Our somewhat nervous Eden, gripping to her swimming teacher like a baby monkey, eyes wide with anticipation as her teacher asks her if she’s feeling okay to go “under” today, glances at me across the pool for moral support. I sign back, “You’re brave (knowing that quite the opposite is true) go “under”, maybe just one time today?” She shakes her head nervously with a, “No go under today, no go under! Tomorrow Eden go under maybe.” This little ball of cuteness is quite different to her sisters. While we can’t keep the twins out of the water, Eden hates getting her face and head wet and actually is quite nervous to see any water level reach higher than her knees. She’s been going to swimming lessons for about six months now, in an attempt to make her water-safe. It seems like a contradiction, as her fear of water keeps her a fair distance from the edge of the swimming pool, but you just never know. Every single time on the way to swimming, we have a negotiation. As she recognizes the trees and houses that mark our swimming lesson journey, it starts, “Mama, Eden no go under today…maybe tomorrow.” I don’t push her at all, I acknowledge her fear and help her with words like, “Is Eden feeling scared and nervous?” and then assure her that she can go under the water when she feels ready to do so. We’re very fortunate that our swimming teacher can sign sufficiently, or they’d have no communication without their hearing aids in the water. After convincing both myself and her teacher that today would not be he day to get her hair wet, Hadassah, made her way to the edge of the pool. After getting her little sister’s attention by frantically waving her arm in the air, she started signing with a determined look in her eyes, “Eden can do ANYTHING. Remember, you CAN do ANYTHING!” With encouragement from her sister, a glowing smile emerged between two chubby cheeks. Hadassah continued, this time with a questioning expression, “You can do anything? You can go under?” A pregnant pause was followed by a single nod as she glanced up at her teacher. “Eden go under.” And “under” she went. With all the praise and encouragement from everyone watching on, this little monkey was happy to be submerged four times that session. She believed she could, so she did.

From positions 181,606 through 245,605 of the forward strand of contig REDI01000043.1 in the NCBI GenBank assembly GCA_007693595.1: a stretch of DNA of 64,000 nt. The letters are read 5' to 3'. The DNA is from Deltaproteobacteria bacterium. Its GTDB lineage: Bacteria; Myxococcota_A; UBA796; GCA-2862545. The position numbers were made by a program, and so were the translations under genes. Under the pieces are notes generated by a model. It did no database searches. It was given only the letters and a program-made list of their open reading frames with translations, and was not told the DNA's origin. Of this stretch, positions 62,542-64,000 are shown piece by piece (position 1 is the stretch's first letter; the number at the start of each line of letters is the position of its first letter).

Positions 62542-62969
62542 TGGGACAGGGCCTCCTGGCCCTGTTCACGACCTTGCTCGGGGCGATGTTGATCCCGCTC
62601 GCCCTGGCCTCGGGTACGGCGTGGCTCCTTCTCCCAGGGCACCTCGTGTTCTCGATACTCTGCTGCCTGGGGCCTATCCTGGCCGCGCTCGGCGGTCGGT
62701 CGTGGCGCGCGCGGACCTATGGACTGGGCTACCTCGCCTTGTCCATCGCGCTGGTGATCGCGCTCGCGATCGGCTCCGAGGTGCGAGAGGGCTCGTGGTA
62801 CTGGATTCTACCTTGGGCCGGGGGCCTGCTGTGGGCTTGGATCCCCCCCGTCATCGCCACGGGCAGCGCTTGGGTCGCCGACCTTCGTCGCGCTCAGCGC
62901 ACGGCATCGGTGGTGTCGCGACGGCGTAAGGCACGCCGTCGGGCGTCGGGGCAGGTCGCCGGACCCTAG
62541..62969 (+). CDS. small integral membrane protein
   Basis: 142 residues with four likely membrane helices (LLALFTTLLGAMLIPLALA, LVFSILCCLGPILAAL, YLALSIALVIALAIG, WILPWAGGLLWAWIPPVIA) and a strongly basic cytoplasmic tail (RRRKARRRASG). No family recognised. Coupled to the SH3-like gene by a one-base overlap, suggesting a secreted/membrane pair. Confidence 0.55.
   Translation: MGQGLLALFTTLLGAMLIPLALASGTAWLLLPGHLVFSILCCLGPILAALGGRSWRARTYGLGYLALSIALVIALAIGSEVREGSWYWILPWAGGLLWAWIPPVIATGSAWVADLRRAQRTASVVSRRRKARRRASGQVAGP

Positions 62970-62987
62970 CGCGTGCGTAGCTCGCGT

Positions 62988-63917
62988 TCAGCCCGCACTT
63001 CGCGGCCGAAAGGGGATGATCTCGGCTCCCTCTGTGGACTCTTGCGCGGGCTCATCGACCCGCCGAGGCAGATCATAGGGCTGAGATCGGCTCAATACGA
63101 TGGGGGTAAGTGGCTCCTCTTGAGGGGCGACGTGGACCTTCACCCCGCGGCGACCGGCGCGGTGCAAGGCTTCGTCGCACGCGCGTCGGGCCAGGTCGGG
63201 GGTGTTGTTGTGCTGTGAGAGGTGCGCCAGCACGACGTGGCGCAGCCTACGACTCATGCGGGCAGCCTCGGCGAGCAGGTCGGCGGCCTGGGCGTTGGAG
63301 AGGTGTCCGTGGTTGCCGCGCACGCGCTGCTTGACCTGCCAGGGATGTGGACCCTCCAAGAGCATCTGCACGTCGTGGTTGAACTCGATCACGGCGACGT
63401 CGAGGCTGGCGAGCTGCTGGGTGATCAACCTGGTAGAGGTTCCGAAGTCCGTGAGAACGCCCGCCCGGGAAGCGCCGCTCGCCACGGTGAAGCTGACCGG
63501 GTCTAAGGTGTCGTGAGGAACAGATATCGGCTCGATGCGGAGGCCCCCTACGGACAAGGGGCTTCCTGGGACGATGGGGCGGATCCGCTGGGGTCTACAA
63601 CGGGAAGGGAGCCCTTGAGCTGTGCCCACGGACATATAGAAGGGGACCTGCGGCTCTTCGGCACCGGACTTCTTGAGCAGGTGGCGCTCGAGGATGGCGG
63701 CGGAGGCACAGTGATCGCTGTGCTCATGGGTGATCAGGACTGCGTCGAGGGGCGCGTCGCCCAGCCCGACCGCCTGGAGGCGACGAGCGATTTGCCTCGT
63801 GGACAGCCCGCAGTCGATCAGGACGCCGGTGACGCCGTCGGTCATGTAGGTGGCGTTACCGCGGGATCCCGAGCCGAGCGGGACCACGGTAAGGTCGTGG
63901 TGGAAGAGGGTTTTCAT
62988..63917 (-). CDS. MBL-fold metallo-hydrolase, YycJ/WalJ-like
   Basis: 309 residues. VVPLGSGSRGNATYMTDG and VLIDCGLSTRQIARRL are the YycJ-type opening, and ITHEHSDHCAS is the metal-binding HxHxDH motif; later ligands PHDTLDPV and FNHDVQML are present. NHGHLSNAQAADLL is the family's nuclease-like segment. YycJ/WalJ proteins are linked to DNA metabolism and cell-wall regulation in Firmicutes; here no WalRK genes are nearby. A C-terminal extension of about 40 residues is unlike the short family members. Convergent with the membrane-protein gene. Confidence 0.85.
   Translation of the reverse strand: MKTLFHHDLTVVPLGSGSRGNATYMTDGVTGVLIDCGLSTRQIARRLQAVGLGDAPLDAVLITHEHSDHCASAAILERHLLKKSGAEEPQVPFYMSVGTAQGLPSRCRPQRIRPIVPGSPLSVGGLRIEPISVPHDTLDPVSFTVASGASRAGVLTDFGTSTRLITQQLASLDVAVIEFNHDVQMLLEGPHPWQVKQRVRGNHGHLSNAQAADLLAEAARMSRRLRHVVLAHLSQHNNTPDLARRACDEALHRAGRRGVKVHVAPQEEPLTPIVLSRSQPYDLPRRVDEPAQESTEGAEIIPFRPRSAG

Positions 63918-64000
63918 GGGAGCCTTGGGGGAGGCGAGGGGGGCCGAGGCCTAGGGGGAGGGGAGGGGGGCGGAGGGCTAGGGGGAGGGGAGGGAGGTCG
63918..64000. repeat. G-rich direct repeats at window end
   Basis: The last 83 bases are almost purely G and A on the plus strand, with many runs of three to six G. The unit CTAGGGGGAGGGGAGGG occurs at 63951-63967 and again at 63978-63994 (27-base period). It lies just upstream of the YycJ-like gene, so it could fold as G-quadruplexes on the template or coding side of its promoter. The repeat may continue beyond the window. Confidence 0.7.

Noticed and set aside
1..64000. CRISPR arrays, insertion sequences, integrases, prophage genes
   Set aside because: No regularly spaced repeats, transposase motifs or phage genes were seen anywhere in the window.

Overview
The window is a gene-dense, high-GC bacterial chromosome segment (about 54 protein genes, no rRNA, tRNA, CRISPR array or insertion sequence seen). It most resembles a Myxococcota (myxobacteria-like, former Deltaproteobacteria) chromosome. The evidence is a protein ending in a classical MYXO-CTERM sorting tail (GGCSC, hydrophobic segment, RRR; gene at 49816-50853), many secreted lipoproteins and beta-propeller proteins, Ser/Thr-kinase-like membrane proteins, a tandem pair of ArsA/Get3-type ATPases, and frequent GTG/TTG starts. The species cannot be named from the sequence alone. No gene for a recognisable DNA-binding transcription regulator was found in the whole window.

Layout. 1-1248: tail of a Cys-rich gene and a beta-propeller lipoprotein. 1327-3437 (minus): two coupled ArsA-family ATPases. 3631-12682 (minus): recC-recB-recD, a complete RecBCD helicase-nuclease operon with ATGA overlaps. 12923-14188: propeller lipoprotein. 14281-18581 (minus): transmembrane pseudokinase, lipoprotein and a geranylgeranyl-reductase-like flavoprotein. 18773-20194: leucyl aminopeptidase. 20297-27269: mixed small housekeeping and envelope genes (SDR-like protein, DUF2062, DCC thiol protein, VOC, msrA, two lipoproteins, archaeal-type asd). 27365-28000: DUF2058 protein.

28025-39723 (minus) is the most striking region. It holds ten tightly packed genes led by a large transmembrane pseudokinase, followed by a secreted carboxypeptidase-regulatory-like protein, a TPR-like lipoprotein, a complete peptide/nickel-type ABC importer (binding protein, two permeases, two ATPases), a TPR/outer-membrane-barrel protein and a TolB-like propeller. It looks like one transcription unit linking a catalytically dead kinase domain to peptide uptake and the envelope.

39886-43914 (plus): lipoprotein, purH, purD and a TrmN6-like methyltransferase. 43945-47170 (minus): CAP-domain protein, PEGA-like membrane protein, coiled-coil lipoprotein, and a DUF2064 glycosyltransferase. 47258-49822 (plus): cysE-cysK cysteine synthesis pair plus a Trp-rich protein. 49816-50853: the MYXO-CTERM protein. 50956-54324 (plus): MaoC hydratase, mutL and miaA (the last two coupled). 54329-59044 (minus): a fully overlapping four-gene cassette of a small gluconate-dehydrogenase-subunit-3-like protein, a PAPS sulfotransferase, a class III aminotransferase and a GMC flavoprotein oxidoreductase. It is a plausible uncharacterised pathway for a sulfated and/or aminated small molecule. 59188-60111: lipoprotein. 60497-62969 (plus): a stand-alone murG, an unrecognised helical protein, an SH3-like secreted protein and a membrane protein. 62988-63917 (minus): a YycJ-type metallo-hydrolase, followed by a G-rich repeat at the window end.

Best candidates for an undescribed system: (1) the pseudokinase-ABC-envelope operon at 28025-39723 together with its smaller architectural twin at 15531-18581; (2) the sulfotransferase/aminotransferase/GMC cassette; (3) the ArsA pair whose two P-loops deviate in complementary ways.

“Whether you think you can, or think you can’t, you’re right.” I’ve seen that catchy phrase many times before, and believe it to be true, but never thought it would pretty much become the theme of our family motto. For the last year or so, almost every day, we speak a positive declaration to our girls – and they LOVE it. Each one is looked directly into their eyes and we sign, “You are beautiful. You are brave and strong. You are clever. You are precious, you are loved. You are enough, just the way you are. You can do ANYTHING!”
Hadassah was the first to start believing those things about herself. One morning she was getting so frustrated as she was trying to tie her own shoe laces. She’d bundle the laces together, hoping that miraculously, they’d figure themselves out. “I can’t,” she signed very frustrated. I always try to remember to acknowledge their feelings and expose them to a variety of “feeling” words. “You’re feeling frustrated because tying your laces is difficult?” I signed, “but just remember…you CAN do anything…let mama teach you.” I showed her twice and then she insisted I stopped. With Tahlita watching on, Hadassah tried and failed, tried and almost got it, but didn’t, tried and tried and after 10 minutes was tying her laces with ease. In amazement, Tahlita excitedly exclaimed, “Hadassah CAN do anything!” Encouraged by her sister, she offered to tie her laces too, and taught Tahlita over the next few weeks how to do them herself. She believed she could, so she did.
These are small, seemingly insignificant examples, but weave the belief into their hearts that in spite of obstacles that may come their way, with practice and perseverance, they CAN. This is important for my kids especially. They will be labeled “disabled”. People will write them off as less than capable and make false assumptions that their abilities may be less, simply because they are deaf. Their mama and dada will fight for them ‘til the end if necessary, but the time will come when they need to stand up for themselves, and they will only be empowered to do so, if their self-esteem has not been crippled by the limitations that others may want them to believe about themselves. They CAN do anything – that is the truth. I believe they can and intend on reminding them frequently of this. If she believes she can, she will.